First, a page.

. - Asthma patient gets a new lease on life from 2015 Healhcare Hero, Pulmonologist Dr. Warren Tamamoto at Kaiser Permanente Moanalua Medical Center.
"Two years ago, I couldn't breathe and I was very restricted to activity, movement and socializing wasn't in the realm of anything," said Jennifer Purcell. "I just felt like a prisoner."
Purcell's lifelong battle with asthma had finally reached a tipping point when she came to see Dr. Warren Tamamoto, chief of pulmonology at Kaiser Permanente Moanalua Medical Center.
"I would have a hard time walking out from the house out to the mailbox. I couldn't do the laundry. I couldn't walk from the couch to the kitchen without having to stop. And I'd have to have a rescue inhaler right outside the shower because when I got out, I was out of breath and I couldn't breathe."
And it was affecting her ability to enjoy her family.
"I didn't want my grandchildren growing up remembering their grandmother always being sick and not being able to participate." Purcell lamented, "Can't go to the beach. Can't go to a restaurant. Couldn't play with them outside. That wasn't the legacy I wanted to leave."
Purcell saw a television advertisement for a procedure called Bronchial Thermoplasty that would eventually help set her free.
She asked Dr. Tamamoto if he could perform the procedure on her that uses heat to reduce the size of airway muscles that are often enlarged and constricted with asthma.
"It was a procedure that was not available at the time," said Dr. Tamamoto. "It's one that only one group had tried here in Hawaii. So, it takes a while for some of the newer procedures, especially something like Bronchial Thermoplasty, where it's not very clear whether anyone has ever done that before."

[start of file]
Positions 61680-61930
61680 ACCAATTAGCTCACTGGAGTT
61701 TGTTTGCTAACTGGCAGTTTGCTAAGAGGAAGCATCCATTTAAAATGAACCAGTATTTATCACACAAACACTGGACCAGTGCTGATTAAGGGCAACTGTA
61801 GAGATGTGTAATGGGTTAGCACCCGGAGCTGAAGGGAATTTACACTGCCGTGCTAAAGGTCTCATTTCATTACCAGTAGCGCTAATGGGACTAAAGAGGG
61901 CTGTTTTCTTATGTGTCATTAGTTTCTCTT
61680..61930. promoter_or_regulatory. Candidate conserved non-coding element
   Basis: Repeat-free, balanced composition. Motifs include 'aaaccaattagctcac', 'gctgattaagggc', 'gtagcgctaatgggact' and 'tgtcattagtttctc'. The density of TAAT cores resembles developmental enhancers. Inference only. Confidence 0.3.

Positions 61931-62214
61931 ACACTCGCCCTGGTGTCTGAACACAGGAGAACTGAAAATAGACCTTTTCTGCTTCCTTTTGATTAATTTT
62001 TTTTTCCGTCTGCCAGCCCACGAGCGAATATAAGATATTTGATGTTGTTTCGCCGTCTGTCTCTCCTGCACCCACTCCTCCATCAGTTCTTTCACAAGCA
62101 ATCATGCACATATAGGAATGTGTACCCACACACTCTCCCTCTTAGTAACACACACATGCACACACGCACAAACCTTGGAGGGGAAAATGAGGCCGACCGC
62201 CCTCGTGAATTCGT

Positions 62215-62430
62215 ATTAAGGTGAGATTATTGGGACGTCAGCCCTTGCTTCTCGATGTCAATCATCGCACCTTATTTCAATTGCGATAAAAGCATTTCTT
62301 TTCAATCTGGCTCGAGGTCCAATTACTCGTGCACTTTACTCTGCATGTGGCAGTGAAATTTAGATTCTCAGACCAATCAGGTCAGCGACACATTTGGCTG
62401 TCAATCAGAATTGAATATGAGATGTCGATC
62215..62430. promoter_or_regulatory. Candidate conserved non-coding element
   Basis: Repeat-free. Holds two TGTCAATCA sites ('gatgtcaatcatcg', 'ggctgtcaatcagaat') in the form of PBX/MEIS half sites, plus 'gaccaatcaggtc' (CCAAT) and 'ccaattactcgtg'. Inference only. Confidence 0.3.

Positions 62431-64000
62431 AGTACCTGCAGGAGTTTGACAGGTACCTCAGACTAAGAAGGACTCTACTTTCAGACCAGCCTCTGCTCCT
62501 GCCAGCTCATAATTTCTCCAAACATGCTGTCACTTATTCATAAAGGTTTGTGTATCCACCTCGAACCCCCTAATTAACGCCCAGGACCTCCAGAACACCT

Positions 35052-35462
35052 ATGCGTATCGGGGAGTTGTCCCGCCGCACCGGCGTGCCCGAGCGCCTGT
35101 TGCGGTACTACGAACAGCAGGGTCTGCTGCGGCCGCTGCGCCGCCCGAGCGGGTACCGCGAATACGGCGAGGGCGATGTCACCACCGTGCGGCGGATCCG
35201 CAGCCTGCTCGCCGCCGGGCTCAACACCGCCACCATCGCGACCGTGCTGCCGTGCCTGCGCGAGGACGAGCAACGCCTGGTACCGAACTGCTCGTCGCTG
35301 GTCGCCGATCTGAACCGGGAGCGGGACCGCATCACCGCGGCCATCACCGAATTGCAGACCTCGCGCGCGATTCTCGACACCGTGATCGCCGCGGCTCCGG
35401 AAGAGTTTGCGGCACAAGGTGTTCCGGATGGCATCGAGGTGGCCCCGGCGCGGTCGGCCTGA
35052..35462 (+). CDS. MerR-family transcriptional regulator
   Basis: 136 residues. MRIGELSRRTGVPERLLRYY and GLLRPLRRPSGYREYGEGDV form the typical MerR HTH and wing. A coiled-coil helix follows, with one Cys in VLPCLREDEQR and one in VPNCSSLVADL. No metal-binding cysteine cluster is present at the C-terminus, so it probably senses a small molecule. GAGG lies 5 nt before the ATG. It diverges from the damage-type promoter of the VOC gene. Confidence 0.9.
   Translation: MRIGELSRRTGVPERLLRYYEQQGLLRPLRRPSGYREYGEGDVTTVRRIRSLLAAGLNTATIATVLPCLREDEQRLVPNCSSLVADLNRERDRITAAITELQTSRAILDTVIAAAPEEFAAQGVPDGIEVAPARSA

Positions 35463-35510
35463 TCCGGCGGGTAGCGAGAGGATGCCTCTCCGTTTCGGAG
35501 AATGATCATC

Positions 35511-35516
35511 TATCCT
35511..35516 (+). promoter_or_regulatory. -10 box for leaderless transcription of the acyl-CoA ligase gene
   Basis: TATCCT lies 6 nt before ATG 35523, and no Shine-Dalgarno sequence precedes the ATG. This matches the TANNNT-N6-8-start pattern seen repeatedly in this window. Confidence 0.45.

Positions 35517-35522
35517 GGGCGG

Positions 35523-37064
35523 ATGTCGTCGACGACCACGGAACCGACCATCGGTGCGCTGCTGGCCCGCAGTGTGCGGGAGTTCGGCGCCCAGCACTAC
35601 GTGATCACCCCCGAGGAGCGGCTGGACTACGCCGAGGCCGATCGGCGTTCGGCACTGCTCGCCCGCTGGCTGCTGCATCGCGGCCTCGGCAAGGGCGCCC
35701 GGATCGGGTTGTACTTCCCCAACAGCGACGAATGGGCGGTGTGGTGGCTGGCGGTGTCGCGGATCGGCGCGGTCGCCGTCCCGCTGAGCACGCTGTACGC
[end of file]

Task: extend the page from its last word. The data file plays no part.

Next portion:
After a lot of research, screening and training, Dr. Tamamoto performed the procedure on her. Purcell said the three required treatments spread over a couple of months gave, her a new lease on life.
"He's like the mechanic that took care of the vehicle," smiled Purcell. "I could never be more thankful. He is my hero. He is my angel."
Purcell is now moving and doing things she hasn't done in years. She can briskly walk the halls of the hospital, a place she said she now visits, rather than stays.
"There was a time when I could not walk that glass hallway without being out of breath," Purcell reflected. "I would be short winded, beet red and just panting for dear life and I'd need to have my inhaler or I would have to just stop and rest."
Now, her grandkids have to keep up with her. She spent a recent weekend with them learning how to skateboard.
Dr. Tamamoto stressed that not all asthma patients will meet the eligibly requirements for the Bronchial Thermoplasty procedure and noted that not all the results will vary. He said a new study showed the benefits of the procedure were expected to last at least five years.
"I'm just very happy. So happy for her that she's had this outcome," he said.
It's not a cure though and Purcell is still prescribed daily use of her inhalers, but she says Dr. Tamamoto saved her life.
Tamamoto is appreciative but modest regarding Purcell's nomination of him for this year's Healthcare Heroes recognition.
"I think it's again one of those, just happened to be the right patient, the right person at the right time," he said. Tamamoto says many people were involved.
"It's a nice honor and I'm happy to accept it for all of our clinic."